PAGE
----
i i

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7.2. Spaces for integral forms, L2 (Ω) and Lp (Ω) 157

x∈Ω

(2), kαu(x)k = |α|ku(x)k, where α is a number ;

(3), ku(x) + v(x)k ≤ ku(x)k + kv(x)k , the triangle inequality.

A linear space with a norm deﬁned is called a normed space. In C m (Ω), the distance and

the norm are deﬁned as

0≤|α|≤m x∈Ω

0≤|α|≤m x∈Ω

In analogy to pointwise spaces C m (Ω), we can deﬁne Sobolev spaces H m (Ω) in integral

forms. The square-integrable space H 0 (Ω) = L2 (Ω) is deﬁned as

Z

L2 (Ω) = u(x), u2 (x) dx < ∞ (7.10)

Ω

/ C 0 (0, 1), but

Z 1 2 Z 1

1 1

dx = √ dx = 2 < ∞

0

x1/4 0 x

so that y(x) ∈ L2 (0, 1). But it is obvious that y(x) is not in C(0, 1) since y(x) blows up as

x → 0 from x > 0, see Fig.7.1 in which we also show that a piecewise constant function 0

and 1 in (0, 1) is in L2 (0, 1) but not in C(0, 1) since the function is discontinuous (non-

removable discontinuity) at x = 0.5.

Z 1/2

2

d(f, g) = |f − g| dx , (7.11)

Ω

which satisﬁes the three conditions of the distance deﬁnition; so L2 (Ω) is a metric space.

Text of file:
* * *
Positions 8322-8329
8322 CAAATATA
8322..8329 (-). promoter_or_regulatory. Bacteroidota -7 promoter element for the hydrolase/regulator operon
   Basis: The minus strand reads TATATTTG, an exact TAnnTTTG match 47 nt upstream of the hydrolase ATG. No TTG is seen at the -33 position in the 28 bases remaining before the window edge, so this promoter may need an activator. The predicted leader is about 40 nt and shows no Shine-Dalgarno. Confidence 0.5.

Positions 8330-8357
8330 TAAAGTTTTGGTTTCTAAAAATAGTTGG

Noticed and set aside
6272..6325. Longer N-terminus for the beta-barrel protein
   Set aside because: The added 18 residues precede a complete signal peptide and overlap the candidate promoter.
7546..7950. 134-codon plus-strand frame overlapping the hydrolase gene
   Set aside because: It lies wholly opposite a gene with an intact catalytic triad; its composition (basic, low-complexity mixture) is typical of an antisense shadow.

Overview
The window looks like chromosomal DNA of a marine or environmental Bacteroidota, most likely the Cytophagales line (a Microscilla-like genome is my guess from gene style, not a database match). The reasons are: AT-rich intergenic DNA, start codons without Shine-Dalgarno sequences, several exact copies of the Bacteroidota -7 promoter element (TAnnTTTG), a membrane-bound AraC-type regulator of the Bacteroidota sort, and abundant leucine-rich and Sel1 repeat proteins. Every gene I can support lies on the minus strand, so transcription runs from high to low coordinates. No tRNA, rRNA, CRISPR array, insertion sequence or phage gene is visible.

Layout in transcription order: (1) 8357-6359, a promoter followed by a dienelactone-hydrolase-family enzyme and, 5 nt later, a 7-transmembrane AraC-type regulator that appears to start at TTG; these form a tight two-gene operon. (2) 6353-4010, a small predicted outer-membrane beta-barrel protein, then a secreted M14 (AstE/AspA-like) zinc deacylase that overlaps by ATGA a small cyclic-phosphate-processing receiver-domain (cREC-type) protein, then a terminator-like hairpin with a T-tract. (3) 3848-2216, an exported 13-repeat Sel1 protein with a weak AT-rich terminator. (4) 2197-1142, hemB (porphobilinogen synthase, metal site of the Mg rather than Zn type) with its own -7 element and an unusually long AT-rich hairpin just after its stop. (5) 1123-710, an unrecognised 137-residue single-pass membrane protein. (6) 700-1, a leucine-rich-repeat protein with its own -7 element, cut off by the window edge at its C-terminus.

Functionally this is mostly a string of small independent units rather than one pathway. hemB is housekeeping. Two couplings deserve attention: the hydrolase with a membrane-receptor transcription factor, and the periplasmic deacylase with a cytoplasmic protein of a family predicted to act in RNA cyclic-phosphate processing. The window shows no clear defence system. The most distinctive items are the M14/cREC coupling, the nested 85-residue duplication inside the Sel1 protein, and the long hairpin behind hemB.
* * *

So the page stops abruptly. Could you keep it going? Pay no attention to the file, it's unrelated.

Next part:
We say that two functions f and g are identical (f ≡ g) in L2 (Ω) if d(f, g) = 0. For

example, the following two functions are identical in L2 (−2, 2):

( (

0, if −2 ≤ x < 0, 0, if −2 ≤ x ≤ 0,

f (x) = g(x) =

1, if 0 ≤ x ≤ 2, 1, if 0 < x ≤ 2.

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158 Chapter 7. Theoretical Foundations of the Finite Element Method

2.5

2

y=1/x1/4

1.5

1

y=1

0.5

y=0

Figure 7.1. Plot of two functions that are in L2 (0, 1) but not in C[0, 1].

1

One function is y(x) = √4

x

. The other one is y(x) = 0 in [0, 1/2) and y(x) = 1 in

[1/2, 1].

Z 1/2

2

kukL2 = kuk0 = |u| dx . (7.12)

Ω

It is straightforward to prove that the usual properties for the distance and the norm hold.

We say that L2 (Ω) is a complete space, meaning that any Cauchy sequence {fn (Ω)}

in L has a limit in L2 (Ω); i.e., there is a function f ∈ L2 (Ω) such that

2

n→∞ n→∞

A Cauchy sequence is a sequence that satisﬁes the property that, for any given positive

number ǫ, no matter how small it is, there is an integer N such that

A complete normed space is called a Banach space (a Cauchy sequence converges in terms

of the norm), so L2 (Ω) is a Banach space.

For any two vectors

x1 y1

x2 y2

x=

.. ,

y=

..

. .

xn yn

i i

i i

7.2. Spaces for integral forms, L2 (Ω) and Lp (Ω) 159

X

n

(x, y) = xT y = x i yi = x 1 y1 + x 2 y2 + · · · + x n yn .

i=1

Similarly, the inner product in L2 (Ω) space in R, the real number space, is deﬁned as

Z

(f, g) = f (x)g(x) dx , for any f and g ∈ L2 (Ω) , (7.13)

Ω

and satisﬁes the familiar properties

(f, g) = (g, f ) ,